The long-standing test for searching students at school requires that the search must be based on a “reasonable suspicion” that the student violated a school rule or law. A recent criminal decision from the United States Supreme Court, Riley v. California, raises new questions about whether such a search may include the contents of a student’s cell phone.
In Riley, the Court held that the common police practice of searching the contents of a cell phone seized during a person’s arrest without first obtaining a warrant violates the Fourth Amendment to the United States Constitution. Although police had been allowed to search certain items possessed by arrestees in the past, the Court found that cell phones are different. “Modern cell phones, as a category, implicate privacy concerns far beyond those implicated by the search of a cigarette pack, a wallet, or a purse.” Similarly, searching a cell phone is not comparable to searches of an individual’s pockets, which had been allowed previously. Rather, a cell phone search is even more revealing than an exhaustive search of an individual’s home.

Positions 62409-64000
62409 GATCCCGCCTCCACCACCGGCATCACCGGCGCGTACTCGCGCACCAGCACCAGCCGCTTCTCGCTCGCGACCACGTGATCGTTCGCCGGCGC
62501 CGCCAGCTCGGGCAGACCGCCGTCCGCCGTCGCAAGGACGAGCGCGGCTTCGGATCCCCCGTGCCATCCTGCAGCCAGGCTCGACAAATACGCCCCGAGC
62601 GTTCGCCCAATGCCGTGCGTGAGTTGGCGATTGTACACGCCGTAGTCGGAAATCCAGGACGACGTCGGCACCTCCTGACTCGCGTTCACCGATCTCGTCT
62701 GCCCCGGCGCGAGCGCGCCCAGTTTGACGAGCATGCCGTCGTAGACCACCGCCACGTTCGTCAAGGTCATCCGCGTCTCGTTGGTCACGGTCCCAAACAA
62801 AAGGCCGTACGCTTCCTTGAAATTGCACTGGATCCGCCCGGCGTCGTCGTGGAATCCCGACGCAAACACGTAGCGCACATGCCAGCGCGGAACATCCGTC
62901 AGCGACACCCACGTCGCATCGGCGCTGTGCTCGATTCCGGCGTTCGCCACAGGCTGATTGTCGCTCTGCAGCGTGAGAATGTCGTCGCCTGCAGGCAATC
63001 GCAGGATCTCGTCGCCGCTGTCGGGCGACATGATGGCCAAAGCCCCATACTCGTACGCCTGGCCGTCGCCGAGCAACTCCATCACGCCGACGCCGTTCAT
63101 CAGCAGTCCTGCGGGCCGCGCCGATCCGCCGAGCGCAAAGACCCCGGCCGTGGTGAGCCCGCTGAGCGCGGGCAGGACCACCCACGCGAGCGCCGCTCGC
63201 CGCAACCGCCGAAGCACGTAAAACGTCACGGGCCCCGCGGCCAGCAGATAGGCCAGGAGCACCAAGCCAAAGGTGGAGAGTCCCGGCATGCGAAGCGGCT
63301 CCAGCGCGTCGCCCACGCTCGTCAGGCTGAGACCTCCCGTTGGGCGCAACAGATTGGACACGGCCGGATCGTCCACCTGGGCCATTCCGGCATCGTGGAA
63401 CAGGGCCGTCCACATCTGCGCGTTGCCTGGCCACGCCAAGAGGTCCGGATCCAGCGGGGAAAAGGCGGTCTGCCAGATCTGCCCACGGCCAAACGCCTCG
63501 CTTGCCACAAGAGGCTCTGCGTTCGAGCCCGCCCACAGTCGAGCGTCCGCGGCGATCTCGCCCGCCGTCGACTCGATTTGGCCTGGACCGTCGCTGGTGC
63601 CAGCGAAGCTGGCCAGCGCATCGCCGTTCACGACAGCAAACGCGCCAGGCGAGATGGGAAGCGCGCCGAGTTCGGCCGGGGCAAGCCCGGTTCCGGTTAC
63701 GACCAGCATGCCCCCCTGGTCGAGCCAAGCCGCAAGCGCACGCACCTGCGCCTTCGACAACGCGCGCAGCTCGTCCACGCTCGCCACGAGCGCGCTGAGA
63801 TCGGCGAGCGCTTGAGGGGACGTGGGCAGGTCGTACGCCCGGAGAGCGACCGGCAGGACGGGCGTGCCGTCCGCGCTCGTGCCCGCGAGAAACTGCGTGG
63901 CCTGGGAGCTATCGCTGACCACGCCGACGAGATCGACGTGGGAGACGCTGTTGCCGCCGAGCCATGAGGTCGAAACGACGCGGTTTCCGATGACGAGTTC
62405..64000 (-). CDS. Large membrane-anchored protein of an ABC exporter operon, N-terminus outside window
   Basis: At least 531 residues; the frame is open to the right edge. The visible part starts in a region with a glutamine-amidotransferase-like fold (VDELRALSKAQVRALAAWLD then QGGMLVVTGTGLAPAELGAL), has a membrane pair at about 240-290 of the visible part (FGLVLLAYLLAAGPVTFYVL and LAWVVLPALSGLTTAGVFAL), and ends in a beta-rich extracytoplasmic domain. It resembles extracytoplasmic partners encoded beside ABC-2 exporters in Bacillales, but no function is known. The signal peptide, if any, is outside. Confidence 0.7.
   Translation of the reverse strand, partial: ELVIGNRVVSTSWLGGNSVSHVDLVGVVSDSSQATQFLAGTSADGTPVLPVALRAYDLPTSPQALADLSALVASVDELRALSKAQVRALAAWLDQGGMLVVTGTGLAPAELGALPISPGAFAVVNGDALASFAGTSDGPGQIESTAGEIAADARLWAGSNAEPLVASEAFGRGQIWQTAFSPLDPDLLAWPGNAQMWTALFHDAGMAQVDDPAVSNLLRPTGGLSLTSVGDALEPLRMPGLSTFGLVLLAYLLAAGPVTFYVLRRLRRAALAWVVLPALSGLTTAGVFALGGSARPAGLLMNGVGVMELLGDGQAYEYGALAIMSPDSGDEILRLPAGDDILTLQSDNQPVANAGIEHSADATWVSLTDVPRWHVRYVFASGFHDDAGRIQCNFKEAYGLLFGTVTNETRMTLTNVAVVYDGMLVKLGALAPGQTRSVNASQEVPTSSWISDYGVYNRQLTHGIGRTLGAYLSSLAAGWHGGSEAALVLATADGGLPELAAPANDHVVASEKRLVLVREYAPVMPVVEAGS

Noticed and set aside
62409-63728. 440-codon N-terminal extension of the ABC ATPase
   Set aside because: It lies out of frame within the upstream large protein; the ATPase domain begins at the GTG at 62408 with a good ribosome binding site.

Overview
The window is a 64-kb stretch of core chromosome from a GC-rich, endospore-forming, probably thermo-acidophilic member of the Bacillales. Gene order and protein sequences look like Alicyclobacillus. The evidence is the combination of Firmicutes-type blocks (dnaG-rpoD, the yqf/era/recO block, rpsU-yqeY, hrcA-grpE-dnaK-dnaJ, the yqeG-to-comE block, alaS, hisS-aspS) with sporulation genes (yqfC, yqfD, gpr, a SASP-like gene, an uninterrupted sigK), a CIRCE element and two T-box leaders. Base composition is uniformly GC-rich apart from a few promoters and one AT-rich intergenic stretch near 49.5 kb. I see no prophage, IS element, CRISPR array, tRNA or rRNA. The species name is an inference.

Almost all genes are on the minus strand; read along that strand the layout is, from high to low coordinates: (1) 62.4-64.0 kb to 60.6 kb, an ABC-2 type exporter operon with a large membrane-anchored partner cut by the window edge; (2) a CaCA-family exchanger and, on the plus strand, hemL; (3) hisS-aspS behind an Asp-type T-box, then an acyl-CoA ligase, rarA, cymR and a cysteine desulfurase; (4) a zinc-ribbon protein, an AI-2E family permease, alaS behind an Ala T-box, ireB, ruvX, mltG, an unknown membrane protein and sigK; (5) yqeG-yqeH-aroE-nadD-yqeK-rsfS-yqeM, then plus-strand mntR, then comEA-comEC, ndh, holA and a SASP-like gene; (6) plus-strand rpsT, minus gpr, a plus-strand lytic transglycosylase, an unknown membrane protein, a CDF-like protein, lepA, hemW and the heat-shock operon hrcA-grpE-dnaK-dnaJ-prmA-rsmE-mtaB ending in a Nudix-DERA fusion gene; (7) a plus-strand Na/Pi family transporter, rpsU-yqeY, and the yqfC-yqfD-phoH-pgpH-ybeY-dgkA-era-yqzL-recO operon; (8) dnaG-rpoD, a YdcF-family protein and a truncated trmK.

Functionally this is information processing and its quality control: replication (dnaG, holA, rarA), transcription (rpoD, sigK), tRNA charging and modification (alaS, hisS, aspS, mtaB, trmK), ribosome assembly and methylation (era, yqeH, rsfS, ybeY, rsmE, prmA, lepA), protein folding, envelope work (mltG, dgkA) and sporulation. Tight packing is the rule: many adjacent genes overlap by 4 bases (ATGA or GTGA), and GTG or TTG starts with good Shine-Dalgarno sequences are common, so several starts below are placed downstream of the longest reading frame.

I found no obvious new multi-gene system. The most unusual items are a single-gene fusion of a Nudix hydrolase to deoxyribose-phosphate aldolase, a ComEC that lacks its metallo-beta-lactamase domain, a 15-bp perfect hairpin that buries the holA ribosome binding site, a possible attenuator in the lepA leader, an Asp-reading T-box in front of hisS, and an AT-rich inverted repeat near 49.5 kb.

Because of the wealth of private information contained on cell phones the Court held that cell phones may not be searched without a warrant. The Court clarified, however, that this new limit on cell phone searches does not restrict police from examining the physical aspects of the phone to ensure that there is not—for example—a razor blade hidden between the phone and its case that could be used as a weapon.
The implications of the Riley decision on schools are uncertain. Whereas the police must obtain a warrant in some circumstances before conducting a search, there is no similar requirement for school officials. Accordingly, the Rileycase did not change the longstanding rule that a school search is valid if a school official has reasonable suspicion that the student violated a school rule or law and that the search is reasonable in its scope. Nonetheless, the Court’s broad language in Riley and its finding that cell phones warrant special privacy protection provide a warning that closer scrutiny may be paid to searches of cell phones and other electronic devices than to searches of other student belongings, such as wallets, purses, and pockets. School districts should carefully review their cell phone search policies and practices to set guidelines for administrators about when such searches are defensible.